I hope you found this discussion of the marketing funnel to be useful and informative. I’d love to hear your thoughts about it, so please do share your comments below.

And, of course, if you’d like to dive more deeply into the new paradigm of the 7 Graces, you can subscribe via the form at the top of this page or check out our books from Humanity 1 Press (more information below).

Lynn Serafinn
4th June 2013

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Lynn Serafinn author of The 7 Graces of Marketing

LYNN SERAFINN, MAED, CPCC is a certified, award-winning coach, teacher, marketer, social media expert, radio host, speaker and author of the number one bestseller The 7 Graces of Marketing — How to Heal Humanity and the Planet by Changing the Way We Sell and Tweep-e-licious! 158 Twitter Tips & Strategies for Writers, Social Entrepreneurs & Changemakers Who Want to Market their Business Ethically. She is listed in the Top 20 of the Top Marketing Authors on Twitter by Social Media Magazine and was a finalist for the prestigious Brit Writers Awards. She also received the eLit Book Awards Silver Medal in Humanitarian and Ecological Social Affairs, as well as the Bronze Medal in Business and Sales.

Lynn’s eclectic approach to marketing incorporates her vast professional experience in the music industry and the educational sector along with more than two decades of study and practice of the spirituality of India. Her innovative marketing campaigns have produced a long list of bestselling non-fiction authors through her company Spirit Authors. Lynn is also the Founder of the 7 Graces Project CIC, a not-for-profit social enterprise created to train, support, mentor and inspire independent business owners to market their business ethically, serve society and planet, and restore all that is best about humanity.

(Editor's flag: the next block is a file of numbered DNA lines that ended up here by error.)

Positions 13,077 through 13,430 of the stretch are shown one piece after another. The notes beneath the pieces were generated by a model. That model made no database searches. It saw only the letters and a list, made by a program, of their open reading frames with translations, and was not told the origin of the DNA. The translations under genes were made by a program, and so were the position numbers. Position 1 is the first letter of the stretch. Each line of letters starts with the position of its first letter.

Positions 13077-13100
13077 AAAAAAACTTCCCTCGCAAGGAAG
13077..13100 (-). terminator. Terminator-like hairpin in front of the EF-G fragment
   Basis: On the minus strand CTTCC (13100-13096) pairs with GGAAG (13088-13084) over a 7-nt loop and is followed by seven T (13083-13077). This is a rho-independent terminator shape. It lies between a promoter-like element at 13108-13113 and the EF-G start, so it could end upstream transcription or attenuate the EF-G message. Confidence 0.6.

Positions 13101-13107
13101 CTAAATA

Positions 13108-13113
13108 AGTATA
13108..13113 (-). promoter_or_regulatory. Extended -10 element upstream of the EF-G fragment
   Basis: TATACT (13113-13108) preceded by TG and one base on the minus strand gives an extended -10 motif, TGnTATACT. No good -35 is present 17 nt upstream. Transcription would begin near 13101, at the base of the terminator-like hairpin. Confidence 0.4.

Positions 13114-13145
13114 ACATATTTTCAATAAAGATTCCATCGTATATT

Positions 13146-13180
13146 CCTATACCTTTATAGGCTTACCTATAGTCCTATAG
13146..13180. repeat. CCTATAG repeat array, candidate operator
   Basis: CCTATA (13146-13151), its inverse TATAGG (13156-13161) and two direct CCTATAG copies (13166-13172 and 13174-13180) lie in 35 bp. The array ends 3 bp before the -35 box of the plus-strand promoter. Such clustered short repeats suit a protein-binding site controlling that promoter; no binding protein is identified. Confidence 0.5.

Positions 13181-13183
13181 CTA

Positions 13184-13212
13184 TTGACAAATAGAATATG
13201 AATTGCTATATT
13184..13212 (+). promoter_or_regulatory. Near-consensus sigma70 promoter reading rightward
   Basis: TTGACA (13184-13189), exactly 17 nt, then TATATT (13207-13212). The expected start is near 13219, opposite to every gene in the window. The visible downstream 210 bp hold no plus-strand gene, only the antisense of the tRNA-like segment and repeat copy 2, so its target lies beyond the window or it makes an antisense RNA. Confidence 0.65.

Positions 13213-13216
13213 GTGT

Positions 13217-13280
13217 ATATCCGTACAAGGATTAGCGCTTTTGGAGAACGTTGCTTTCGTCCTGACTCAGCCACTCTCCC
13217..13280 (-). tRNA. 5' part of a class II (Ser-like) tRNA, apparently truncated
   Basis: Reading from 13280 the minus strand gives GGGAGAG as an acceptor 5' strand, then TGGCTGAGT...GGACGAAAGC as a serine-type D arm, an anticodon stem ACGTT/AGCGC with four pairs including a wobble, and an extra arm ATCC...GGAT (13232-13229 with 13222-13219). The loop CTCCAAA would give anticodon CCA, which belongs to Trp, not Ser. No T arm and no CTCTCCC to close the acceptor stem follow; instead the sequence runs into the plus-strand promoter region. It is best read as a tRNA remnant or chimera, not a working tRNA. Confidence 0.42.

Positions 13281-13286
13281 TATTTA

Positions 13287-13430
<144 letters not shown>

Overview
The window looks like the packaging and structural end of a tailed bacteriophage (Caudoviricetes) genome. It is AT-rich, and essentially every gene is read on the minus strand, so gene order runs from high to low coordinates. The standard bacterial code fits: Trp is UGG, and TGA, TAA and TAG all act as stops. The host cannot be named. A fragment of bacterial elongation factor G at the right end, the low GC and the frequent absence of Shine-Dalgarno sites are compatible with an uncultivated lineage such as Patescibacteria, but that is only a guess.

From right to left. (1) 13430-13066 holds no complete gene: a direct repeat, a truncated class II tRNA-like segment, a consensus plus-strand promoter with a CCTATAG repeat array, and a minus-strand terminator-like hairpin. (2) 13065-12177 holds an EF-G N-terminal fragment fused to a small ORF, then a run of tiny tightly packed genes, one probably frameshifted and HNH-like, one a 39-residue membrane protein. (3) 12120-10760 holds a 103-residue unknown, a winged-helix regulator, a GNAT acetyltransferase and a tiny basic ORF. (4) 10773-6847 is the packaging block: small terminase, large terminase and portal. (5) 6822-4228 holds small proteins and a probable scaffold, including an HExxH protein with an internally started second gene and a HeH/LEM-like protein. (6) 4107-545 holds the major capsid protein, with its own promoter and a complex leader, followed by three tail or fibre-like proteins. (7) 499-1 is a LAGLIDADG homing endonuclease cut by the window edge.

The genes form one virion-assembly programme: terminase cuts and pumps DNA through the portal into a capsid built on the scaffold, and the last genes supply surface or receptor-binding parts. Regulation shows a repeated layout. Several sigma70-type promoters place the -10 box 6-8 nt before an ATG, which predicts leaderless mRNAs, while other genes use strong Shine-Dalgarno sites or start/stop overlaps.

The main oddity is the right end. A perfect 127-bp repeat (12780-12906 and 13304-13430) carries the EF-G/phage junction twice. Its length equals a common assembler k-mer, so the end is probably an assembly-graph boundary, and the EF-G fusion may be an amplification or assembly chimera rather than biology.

(not just for Londoners, as we meet also on Skype)

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2 Responses to The Marketing Funnel – Are We Falling Down the Rabbit Hole?

  1. Pingback: Is Your Call to Action an Invitation or a Demand? | The 7 Graces of Marketing - ethical marketing for social entrepreneurs

  2. Lubna says:

    Hi Lynn

    Loved reading this. I also find attempts to force me down a funnel a total turn-off and I don’t want to do it to anyone else either. It doesn’t seem a good use of energy for anyone.

    I’m just wondering about Levels 3 and 4 and would love to know your thoughts on how far apart these levels are and whether they can be inter-changeable i.e. does it always matter which one comes first, so long as they are separate rather than bundling in “sign up for newsletter and get a free gift?” – which is what I’ve seen a lot of – and don’t like!

    I’ve understood the free gift in your model of a graceful funnel to be a stand-alone; if someone asks for it, they’ll receive the gift and then be thanked and perhaps have one small piece of follow-up? Which resonates with me – because it’s all still nurturing – checking in whether someone liked the gift and if they’d like to experience anything else. If they don’t reply at all or say no, do you recommend not contacting them further, other than sending out newsletters if they’ve subscribed?

    Love to know if you have a chance. The Gracefull Funnel sounds exciting – I’m new to sales and marketing as I launch new ventures and it feels so much better to be growing clients / customers than it does to be counting leads / prospects and measuring conversions!

    Best wishes